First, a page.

US response to Iran has an elevated position in American electoral politics because of the Israel factor. Israel, US closest ally in the Middle East sees the Iranian regime as a nemesis, and cannot tolerate a nuclear Iran at any cost. Israel has regularly threatened to bomb Iran’s nuclear installations, and these threats continue to heighten tension in Washington policymaking circles. No US President or a candidate can ignore the influence of the Jewish lobby and US policy towards the Middle East, above all, is highly focused on the security and sustenance of a pre-eminently powerful Israel. President Obama’s first term saw some tensions between Washington and Tel Aviv, with the US President advocating a two-state solution to resolve the Israeli-Palestinian conflict with borders based on 1967 lines, and the Netanyahu Administration declining to renew a moratorium on the expansion of Jewish settlements in the West Bank. But, at the same time, the Obama Administration objected the Palestinian bid for statehood at the United Nations, and requested $3 billion in Foreign Military Financing for Israel in FY 2011, the highest since 2003. Mitt Romney criticized the Obama Administration for distancing itself from Israel, intends to build a more robust tie with this Middle East ally, and underlines the security of Israel, with no conditions applied. During a foreign policy debate November last year, Romney had announced that his first foreign trip will be to Israel, if he became the president. Well, he has beaten himself by already announcing a planned visit to Israel as a candidate.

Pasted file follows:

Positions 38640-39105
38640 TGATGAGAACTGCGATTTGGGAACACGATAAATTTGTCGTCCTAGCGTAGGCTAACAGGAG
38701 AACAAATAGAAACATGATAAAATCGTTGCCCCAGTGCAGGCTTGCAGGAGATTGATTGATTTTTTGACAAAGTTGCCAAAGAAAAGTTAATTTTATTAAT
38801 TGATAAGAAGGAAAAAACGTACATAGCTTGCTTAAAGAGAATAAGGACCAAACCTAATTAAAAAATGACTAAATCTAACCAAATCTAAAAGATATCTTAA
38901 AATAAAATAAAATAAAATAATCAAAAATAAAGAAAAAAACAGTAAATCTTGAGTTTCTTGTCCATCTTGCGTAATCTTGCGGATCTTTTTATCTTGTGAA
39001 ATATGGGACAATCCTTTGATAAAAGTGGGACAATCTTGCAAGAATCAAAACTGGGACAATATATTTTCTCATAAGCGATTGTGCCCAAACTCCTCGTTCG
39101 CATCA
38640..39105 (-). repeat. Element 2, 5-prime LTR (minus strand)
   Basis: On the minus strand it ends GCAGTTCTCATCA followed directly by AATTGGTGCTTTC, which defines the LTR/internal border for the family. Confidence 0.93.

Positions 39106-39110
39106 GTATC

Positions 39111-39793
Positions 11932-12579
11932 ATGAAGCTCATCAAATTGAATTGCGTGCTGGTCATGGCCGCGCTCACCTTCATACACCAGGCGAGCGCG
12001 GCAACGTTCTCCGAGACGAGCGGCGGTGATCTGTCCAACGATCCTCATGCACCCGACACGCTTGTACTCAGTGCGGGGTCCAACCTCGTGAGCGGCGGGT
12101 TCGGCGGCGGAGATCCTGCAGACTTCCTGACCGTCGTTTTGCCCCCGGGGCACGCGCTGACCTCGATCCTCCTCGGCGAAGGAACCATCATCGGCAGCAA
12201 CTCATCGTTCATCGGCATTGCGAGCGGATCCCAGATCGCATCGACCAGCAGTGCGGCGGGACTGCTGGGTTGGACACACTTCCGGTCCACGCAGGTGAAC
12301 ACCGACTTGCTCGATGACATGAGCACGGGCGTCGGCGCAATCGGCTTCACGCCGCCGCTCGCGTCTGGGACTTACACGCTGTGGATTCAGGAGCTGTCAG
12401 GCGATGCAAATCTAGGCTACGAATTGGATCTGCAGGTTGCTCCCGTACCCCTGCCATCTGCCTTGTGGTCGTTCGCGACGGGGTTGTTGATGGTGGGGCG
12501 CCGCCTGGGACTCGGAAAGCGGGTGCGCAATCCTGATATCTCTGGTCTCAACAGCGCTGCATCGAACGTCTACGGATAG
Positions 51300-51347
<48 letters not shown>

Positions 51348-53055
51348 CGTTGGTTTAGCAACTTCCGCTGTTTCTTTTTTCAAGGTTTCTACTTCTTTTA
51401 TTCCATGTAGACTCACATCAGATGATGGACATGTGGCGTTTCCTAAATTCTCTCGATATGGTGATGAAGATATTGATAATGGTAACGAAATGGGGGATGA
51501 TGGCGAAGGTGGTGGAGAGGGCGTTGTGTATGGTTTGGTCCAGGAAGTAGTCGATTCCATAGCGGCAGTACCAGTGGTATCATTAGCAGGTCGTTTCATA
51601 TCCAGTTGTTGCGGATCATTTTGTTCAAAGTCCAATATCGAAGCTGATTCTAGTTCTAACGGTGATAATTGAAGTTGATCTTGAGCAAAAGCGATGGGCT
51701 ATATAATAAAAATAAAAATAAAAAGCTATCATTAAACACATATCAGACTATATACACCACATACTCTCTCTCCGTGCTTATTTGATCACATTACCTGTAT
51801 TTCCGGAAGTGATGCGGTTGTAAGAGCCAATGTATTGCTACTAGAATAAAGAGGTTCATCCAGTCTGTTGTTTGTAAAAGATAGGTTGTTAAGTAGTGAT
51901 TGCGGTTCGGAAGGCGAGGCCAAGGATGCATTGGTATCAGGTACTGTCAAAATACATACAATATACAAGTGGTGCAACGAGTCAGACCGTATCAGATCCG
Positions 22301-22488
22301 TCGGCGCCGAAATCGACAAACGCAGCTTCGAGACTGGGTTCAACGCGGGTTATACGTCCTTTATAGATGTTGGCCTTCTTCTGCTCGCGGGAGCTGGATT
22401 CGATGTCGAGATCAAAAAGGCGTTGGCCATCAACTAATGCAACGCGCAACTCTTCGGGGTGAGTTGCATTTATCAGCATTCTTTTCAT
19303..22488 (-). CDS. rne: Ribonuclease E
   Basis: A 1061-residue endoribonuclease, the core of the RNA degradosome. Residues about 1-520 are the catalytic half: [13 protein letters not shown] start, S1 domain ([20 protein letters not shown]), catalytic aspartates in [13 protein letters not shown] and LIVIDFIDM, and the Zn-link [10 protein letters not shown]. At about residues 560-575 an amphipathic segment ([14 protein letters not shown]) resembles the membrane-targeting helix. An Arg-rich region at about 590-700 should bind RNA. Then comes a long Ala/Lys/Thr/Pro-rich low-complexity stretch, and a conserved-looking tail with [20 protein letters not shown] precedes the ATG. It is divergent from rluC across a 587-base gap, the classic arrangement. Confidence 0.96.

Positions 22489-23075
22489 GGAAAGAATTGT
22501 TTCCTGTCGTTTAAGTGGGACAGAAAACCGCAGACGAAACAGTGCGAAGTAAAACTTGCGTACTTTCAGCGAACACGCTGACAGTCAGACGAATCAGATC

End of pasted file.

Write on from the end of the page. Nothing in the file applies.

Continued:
US response to democracy movements in the Arab world is important in terms of developments to the heated discourse on the ‘responsibility to protect’ and the extent to which an external player can go to bring changes in another country. In the ongoing Syrian crisis, western countries, including the US, seem stuck in some major differences with the Russia-China combine. President Obama has largely supported the democratic upheaval in the Middle East but he has also been criticized for overlooking the heavy handed regime response to demonstrations in Bahrain, a regional ally (home of the US 5th fleet). In what is popularly described as Obama’s “leading from behind” strategy, he supported and joined the NATO coalition that titled the scales in favour of the rebels in Libya against then dictator Muammar Al Qaddafi. He supported the campaign but led the Europeans take the plunge without committing American boots on ground. In Syria, he has endorsed tough economic measures and wants the Syrian leader Bashar Al Assad to step down, but has stop short of arming the Syrian opposition. On the other hand, Romney wants to project Obama as a leader who lacks the guts to stand firm on strong foreign policy commitments; as someone who accepts America’s decline. He wants a more muscular American approach to developments in the Arab world and criticized the Obama Administration of allowing the Assad regime to buy time and carry out its military crackdown on the opposition. He has advocated that “the United States should work with partners to organize and arm Syrian opposition groups so that they can defend themselves.” The Syrian situation has special bearing on how the US manages its differences with two other veto wielding members of the UN Security Council: Russia and China. Further, the rise of Islamist parties and relatively unknown political players in Egypt and Tunisia will add more importance to the changing political landscape there and US response to the same.